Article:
Thursday, October 9, 2014

Life With A Mentally Ill Mum

"A truly compassionate attitude toward others does not change even if they behave negatively or hurt you." - The Dalai Lama

I'm very open when it comes to talking about my mother's mental illness and the pain it has caused my family. I'll readily discuss it with pretty much anybody who asks and I find that speaking about it sometimes lightens the burden.

There are loose narratives, characters, emotions and indirect references to her situation in songs of mine, but I've never sat down and written about it explicitly. With her illness currently at its most dire point - a dilemma that happens to coincide with Mental Health Week in Australia - I feel that now is as good a time as any.

My family and I are currently in the process of taking action to have her medically assessed against her will, because she is now in significant financial trouble and her quality of life is so poor that things cannot continue like this.

Over the past 10 years, I've watched Mum slowly slip away from reality and from the people dearest to her. She now lives in a world of delusions, mistrust and isolation. She hears voices and responds to them - chatting away incessantly to invisible demons.

I can't imagine what it must be like to always live under a fog, your mind reverberating with disembodied instructions. To be in a constant dialogue with someone or something that doesn't exist. It must be unbelievably distracting, haunting and excruciating.

She is paranoid about technology and is incapable of concentrating on anything for more than a minute at a time. She believes the world is against her and that people are spending her money. That there is a detonator in her roof. That there is a conspiracy to prevent her from getting a job. That the boat parked across the road from our old family home was equipped with a camera which was monitoring her every move.

She lives alone and she has pushed away all of her close friends - believing that most of them are embroiled in an elaborate conspiracy and are out to get her.

Our best guess is that it's schizophrenia, as she seems to tick every box, but we can't be sure, because she has refused to see a doctor. Anyone in my family who suggests she might need help must prepare themselves for a potential outburst and a slew of f bombs. Maintaining a sense of humour in these situations is crucial.

I often wonder what strangers who encounter her at the shops think when they see her nattering to herself, hunched over, chain smoking and dishevelled, with a distant, expressionless look in her eyes.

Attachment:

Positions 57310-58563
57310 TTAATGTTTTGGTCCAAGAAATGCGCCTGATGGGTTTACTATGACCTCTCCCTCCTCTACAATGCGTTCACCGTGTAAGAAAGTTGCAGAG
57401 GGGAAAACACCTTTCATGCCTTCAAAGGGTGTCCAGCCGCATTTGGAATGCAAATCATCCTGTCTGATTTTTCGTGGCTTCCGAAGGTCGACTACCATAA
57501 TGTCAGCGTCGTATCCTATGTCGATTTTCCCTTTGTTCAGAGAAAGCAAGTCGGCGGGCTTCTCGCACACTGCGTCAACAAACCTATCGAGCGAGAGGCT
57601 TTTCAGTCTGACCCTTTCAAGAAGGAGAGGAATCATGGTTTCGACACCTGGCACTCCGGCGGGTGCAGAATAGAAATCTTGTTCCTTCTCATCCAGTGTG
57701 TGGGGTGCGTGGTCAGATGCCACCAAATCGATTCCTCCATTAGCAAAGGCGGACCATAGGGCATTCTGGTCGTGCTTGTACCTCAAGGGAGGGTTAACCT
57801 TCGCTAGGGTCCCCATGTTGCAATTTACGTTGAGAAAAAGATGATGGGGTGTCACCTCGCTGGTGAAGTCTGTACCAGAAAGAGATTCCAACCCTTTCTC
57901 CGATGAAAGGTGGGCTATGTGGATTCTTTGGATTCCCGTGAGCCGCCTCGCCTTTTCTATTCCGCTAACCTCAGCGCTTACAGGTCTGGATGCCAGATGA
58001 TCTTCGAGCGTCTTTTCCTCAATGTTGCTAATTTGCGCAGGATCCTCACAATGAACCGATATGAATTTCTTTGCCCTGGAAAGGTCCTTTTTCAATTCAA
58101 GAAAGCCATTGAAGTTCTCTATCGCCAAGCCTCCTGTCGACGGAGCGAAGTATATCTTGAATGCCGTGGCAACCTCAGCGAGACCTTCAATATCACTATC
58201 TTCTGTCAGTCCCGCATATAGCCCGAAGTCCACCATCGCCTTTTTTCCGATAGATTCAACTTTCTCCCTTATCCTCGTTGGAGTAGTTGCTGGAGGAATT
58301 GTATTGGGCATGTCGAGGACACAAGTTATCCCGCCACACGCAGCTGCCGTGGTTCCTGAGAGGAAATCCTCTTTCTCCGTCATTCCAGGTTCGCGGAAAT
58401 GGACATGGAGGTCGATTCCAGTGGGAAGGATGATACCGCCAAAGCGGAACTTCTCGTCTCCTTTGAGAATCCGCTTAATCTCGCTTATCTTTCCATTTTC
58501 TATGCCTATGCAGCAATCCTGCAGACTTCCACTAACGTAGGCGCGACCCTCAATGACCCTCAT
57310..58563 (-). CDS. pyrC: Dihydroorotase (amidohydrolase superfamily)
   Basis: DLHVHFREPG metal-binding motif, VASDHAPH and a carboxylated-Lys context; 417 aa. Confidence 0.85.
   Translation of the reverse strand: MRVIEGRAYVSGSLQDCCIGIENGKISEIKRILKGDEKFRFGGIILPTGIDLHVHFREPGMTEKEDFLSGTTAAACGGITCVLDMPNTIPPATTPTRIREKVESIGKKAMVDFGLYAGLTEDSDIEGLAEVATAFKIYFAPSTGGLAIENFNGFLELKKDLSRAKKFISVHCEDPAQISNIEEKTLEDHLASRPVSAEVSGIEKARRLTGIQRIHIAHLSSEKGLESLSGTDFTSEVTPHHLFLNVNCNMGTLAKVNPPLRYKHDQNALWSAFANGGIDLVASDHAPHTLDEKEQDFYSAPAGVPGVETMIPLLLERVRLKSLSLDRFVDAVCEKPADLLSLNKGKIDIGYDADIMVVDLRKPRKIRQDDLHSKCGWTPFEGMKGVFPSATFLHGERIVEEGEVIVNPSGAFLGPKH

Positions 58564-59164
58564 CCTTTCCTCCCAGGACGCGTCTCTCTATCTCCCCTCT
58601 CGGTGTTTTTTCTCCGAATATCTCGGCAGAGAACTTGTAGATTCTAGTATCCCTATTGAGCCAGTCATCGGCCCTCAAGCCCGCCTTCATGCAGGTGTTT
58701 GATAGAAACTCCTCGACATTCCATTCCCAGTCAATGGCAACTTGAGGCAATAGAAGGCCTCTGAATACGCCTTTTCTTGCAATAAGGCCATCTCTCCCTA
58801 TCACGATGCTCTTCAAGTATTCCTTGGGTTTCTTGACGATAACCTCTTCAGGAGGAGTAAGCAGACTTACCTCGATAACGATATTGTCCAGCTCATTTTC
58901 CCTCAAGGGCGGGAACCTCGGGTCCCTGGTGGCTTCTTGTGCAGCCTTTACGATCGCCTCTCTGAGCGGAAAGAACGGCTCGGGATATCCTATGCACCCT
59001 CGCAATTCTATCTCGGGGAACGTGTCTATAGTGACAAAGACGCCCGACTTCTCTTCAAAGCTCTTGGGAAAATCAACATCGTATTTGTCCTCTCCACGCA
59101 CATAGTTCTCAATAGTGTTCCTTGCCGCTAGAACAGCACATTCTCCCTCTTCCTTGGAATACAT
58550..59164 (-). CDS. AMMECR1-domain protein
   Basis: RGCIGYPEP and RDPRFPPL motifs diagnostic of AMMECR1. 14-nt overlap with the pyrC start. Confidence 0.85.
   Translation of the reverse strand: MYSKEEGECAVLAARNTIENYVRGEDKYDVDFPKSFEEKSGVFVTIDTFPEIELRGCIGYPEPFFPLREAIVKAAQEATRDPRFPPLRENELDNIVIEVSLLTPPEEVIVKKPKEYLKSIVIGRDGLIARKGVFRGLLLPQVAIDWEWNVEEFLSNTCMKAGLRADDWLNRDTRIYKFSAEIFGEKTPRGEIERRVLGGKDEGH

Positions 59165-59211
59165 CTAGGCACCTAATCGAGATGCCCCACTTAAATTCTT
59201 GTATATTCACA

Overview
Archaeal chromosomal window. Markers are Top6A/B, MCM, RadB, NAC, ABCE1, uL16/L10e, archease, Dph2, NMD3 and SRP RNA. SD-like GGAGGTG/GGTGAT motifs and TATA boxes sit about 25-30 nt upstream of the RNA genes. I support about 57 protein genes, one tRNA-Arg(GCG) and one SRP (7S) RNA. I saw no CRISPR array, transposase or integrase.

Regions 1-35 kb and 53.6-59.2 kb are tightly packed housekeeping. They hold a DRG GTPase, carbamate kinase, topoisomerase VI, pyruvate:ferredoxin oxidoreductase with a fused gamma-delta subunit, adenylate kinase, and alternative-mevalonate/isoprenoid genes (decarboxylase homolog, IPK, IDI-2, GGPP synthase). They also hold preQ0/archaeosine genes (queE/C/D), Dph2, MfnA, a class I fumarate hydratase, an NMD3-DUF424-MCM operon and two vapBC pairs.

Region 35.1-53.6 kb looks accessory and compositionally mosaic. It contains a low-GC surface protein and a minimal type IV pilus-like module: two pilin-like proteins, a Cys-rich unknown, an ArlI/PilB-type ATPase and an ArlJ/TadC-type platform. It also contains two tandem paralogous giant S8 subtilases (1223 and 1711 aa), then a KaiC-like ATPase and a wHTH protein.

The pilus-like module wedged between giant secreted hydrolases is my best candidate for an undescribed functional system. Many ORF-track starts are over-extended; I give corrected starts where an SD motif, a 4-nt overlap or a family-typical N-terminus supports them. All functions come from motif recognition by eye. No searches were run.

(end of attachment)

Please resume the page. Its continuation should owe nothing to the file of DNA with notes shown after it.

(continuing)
To the other people in the block of townhouses where she lives, I'll bet she's "the crazy lady". To my siblings and I, she will always be Mum. A highly intelligent, loving and unique woman who became lost in the wilderness, trapped in the prison of her own mind. I know that if it were me, she would not let me suffer alone, and so I can never give up on her.

The person she is now is almost unrecognisable from the person she once was. Mum raised my siblings and I selflessly, giving ever ounce of her being over to ensure we had the best possible upbringing. She loved us unconditionally. She helped us with our homework. She was a wonderful cook. She challenged us. She picked us up and dropped us off at school, at the movies, at friends' houses and at parties. She was very open minded when it came to us drinking, partying and staying out late. She came to all of our musical performances. She encouraged us to always read and learn as much as possible about a subject before constructing an opinion. She has three university degrees. She lent an ear and listened for hours whenever I had a ridiculous 15 year old self esteem crisis. All my friends loved her.

Her decline has been very gradual, but severe. It's shocking. Anyone who knew her a decade ago could never have imagined that things could get this bad. It's so difficult to comprehend that someone you love is suffering from delusions - so much so that when she first displayed paranoid symptoms, we actually believed the scenarios that her mind had concocted.

A good piece of advice I read is that it's ok to love the person and hate the illness, and I would recommend that anyone facing a similar problem remind themselves of this as often as possible. It's easy to feel hopeless, but empathy and patience must be practiced.

People in situations like mine shouldn't suffer in silence and shouldn't be embarrassed. The more people around you that know what you're going through, the better. Embarrassment feeds the stigma that still surrounds mental illnesses. These issues are indeed very common. It is not a sign of weakness, and it could happen to anyone. Conversations save lives.

"Be kind, for everyone you meet is fighting a great battle." - Ian Maclaren/various


IvanP said...

Uncle Ivan here - beautiful piece Edward

Anonymous said...

Very sad for everyone. What a wonderful tribute to your mother. I hope you can find some resolution.

Jenny, former Darwin classmate and fellow ANU law student with your Mum